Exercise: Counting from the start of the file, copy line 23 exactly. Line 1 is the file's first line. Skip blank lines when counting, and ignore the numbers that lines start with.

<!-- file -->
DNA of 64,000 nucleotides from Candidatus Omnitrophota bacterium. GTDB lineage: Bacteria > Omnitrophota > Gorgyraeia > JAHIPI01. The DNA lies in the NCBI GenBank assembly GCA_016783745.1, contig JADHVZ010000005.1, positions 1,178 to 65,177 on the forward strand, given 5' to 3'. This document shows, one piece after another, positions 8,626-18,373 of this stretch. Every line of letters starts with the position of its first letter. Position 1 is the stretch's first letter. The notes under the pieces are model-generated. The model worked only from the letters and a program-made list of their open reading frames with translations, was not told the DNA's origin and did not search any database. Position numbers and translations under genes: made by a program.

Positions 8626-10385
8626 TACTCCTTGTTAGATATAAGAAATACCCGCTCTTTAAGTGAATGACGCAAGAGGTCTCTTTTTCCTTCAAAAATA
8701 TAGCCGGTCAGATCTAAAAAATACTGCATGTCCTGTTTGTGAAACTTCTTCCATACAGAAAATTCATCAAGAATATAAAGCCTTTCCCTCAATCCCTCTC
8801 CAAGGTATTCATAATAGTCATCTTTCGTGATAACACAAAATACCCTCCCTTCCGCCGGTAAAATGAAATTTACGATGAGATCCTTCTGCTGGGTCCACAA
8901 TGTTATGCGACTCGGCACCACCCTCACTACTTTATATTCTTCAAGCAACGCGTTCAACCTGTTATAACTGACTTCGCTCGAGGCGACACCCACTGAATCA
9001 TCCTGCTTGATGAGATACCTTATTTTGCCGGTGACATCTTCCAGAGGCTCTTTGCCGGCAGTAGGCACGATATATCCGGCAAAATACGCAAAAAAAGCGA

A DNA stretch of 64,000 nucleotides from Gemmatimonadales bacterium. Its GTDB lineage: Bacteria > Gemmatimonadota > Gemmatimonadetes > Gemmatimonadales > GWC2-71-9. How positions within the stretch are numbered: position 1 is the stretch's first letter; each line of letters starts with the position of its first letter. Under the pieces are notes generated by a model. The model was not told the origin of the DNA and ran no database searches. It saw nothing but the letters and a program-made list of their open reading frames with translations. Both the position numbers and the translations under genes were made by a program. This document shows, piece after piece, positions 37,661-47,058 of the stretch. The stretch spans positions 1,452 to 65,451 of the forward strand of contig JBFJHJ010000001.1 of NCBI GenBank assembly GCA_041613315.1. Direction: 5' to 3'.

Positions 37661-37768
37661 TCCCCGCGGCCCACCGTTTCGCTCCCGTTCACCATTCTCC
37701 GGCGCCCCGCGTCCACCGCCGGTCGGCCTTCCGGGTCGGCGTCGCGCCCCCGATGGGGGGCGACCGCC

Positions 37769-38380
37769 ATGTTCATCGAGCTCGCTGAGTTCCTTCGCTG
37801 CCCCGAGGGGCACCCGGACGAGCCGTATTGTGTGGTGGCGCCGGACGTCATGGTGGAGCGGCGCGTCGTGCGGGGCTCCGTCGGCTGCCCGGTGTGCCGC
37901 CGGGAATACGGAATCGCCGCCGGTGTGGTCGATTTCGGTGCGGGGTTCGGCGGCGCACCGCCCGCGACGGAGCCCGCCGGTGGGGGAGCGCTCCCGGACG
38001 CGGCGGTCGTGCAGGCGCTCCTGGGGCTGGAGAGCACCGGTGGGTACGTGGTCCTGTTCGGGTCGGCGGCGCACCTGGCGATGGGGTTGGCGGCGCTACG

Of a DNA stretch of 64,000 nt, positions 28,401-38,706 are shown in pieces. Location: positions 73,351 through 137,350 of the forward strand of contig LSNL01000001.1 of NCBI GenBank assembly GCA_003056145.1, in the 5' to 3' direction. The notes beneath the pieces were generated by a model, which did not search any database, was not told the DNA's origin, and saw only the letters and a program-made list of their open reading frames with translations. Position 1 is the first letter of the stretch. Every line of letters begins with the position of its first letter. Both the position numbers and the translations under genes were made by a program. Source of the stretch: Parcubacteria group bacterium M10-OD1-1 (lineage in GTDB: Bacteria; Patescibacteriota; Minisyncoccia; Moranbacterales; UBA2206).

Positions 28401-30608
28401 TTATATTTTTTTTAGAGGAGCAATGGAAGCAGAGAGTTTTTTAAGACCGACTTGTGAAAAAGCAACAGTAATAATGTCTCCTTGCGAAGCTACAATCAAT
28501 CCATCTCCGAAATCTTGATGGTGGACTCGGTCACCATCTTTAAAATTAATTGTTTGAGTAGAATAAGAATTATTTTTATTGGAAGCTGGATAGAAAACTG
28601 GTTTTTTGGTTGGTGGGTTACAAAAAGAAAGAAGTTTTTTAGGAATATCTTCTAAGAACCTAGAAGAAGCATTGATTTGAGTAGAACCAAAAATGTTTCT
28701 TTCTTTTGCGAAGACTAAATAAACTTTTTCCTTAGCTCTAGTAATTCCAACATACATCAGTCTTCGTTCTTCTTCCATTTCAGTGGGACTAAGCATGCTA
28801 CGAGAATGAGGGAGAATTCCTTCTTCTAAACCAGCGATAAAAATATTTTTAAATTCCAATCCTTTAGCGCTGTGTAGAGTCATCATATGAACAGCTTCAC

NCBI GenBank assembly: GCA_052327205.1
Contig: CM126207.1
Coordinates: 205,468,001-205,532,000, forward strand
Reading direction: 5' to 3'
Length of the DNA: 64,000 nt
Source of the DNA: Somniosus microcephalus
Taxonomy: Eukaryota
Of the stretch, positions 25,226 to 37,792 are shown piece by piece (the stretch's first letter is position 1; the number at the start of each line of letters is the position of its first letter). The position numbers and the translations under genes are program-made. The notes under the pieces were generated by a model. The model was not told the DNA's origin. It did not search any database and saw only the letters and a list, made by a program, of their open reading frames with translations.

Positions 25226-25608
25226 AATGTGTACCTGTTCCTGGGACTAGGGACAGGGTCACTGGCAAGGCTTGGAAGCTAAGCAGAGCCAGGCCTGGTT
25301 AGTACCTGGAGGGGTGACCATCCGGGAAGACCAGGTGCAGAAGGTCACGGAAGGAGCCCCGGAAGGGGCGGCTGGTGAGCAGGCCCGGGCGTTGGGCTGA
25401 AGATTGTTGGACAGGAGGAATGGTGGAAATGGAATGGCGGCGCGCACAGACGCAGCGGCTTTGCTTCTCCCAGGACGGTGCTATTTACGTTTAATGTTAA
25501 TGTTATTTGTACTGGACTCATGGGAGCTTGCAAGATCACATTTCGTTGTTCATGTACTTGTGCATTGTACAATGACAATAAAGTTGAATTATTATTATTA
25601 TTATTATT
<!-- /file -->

28801 CGAGAATGAGGGAGAATTCCTTCTTCTAAACCAGCGATAAAAATATTTTTAAATTCCAATCCTTTAGCGCTGTGTAGAGTCATCATATGAACAGCTTCAC